John McDowell's first lecture in Mind and World
attempts to lay out a peculiar sickness to which modern analytic philosophers seem especially prone. This is, essentially, equivocation over the "Given." The Given is a something that mediates between the external world (whatever that is) and one's mental world by somehow producing the basic components of empirical judgment.
Concepts, those Kantian formative devices of intuition, do not themselves deliver content to intuitions. Content, if it is truly "empirical" (i.e. having to do with an external world) in our empirical thought (judgment, "understanding"), must be "rationally grounded" in what is the external world. Of course, modern metaphysical minimalism leads analytic philosophers to deny the various menagerie of justificatory mechanisms that constitute a rational grounding of empirical judgment on empirical content derived in a way that constitutes
justification as consitsting in some sort of relation; alternatively, when the empirical concepts contact the Given, the Given consists in the justificatory relation. Either way of looking at the matter is equally useless.
For as it turns out, the problem boils down to one of free will. If you are willing to give up on the idea of "sponteneity" (of the understanding, or anyway what essentially constitutes the faculty involved in free will insofar as it may be said to exist at all) in thought, then fine. You are a behaviorist and to hell with you. But for everyone else there is a difficulty here because as it turns out the perception of appearances (appologies for the explicitly Kantian terminology) requires the involvement
of concepts which, as part of the capacity for understanding, require to be in some sense spontaneous or participating in sponteneity. But such sponteneity boils down to this: free creation of the content
of our thoughts, which is to say there is no external constraint on our empirical judgments (thoughts). In that case, of course, our supposedly epirical judgments are not in any reliable way about the external world--they could not certainly be about the world on any particular occasion. McDowell's metaphor is "spinning in the void." A frictionless process cut off from that which supposedly grounds it in such a way that it is constituted by nothing but fantasy.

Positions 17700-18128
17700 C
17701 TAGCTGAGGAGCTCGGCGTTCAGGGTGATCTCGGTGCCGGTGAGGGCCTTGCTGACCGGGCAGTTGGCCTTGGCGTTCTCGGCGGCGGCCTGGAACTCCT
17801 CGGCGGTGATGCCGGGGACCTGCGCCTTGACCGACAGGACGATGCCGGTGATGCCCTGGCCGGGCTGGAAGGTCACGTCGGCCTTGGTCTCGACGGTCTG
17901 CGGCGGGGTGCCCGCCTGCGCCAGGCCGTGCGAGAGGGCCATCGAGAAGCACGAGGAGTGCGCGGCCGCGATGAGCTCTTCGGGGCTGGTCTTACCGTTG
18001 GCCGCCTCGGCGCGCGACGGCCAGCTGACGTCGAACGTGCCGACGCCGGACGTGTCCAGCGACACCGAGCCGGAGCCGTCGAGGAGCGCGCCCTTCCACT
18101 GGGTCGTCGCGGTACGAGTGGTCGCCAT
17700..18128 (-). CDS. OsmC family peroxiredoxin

The Given is supposed to provide the rational constraint, that is a way to justify the belief that the content of intuition is about anything in particular at all beyond whatever one's concepts just made up at any given moment. It mediates between the supposed bare presence of the external (in the reading of Kant or at least in metaphysics influenced by him that claims that there is no content to the external that can be talked about with our language wihtout importing concepts always already) and intuitions that have content. But what
is the Given? It can't itself be a concept, or constituted by concepts pressud up against the external (as it were), for if these concepts are to provide external restrain they cannot be spontaneous and so we are back to spinning again: nothing guarantees that that Given provides content to intuitions. (The problem also extends to inner sense, as opposed to the "outer sense" of empirical investigation through the six senses.)
In fact, if the given is available only subjectively, it turns out that Wittgenstein's "so-called Private Language Argument" (cf. Saul Kripke) on McDowell's account is essentially an effective destruction of the notion that there could be such a privately available thing as the given. That it is not a nothing does not mean that it is a something... But in any case what we find is that even though we want the given in order to ensure that something
grounds our judgments about whatever it is that is external, we can't figure out what in the heck it is that we posited in order to provide such service.
This uncertainty about how our empirical judgments gain content produces an "oscillation" in McDowell's terminology--motivation to move to believe there is a Given, and then when the mythical Given is shown to be a metaphysical millstone a quick shift to denying such a thing could be, which in turn produces insecurity about the possibility of content to empirical intuition. So what is the problem, as there laid out? Hard to tell, sometimes. McDowell is knitting together some of the most difficult material in modern philosophy, but also to show that people's confusions are the source of many such "problems." He connects the problem of free will with the basic epistemic question of empirical knowledge which turns out itself to be at bottom a metaphysical question that involves (a) philosophy of language and (b) Kant (reconstructed so as to not suck) as investigatory mechanisms. The aim is to establish a way to ground our empirical intuitions in something that does not turn out itself to be unbridgably separated from our creative thought process. Threading that needle is the initial problem.
[We are happy to discuss via email, especially with those who are familiar with this book its subsequent discussion in the literature.]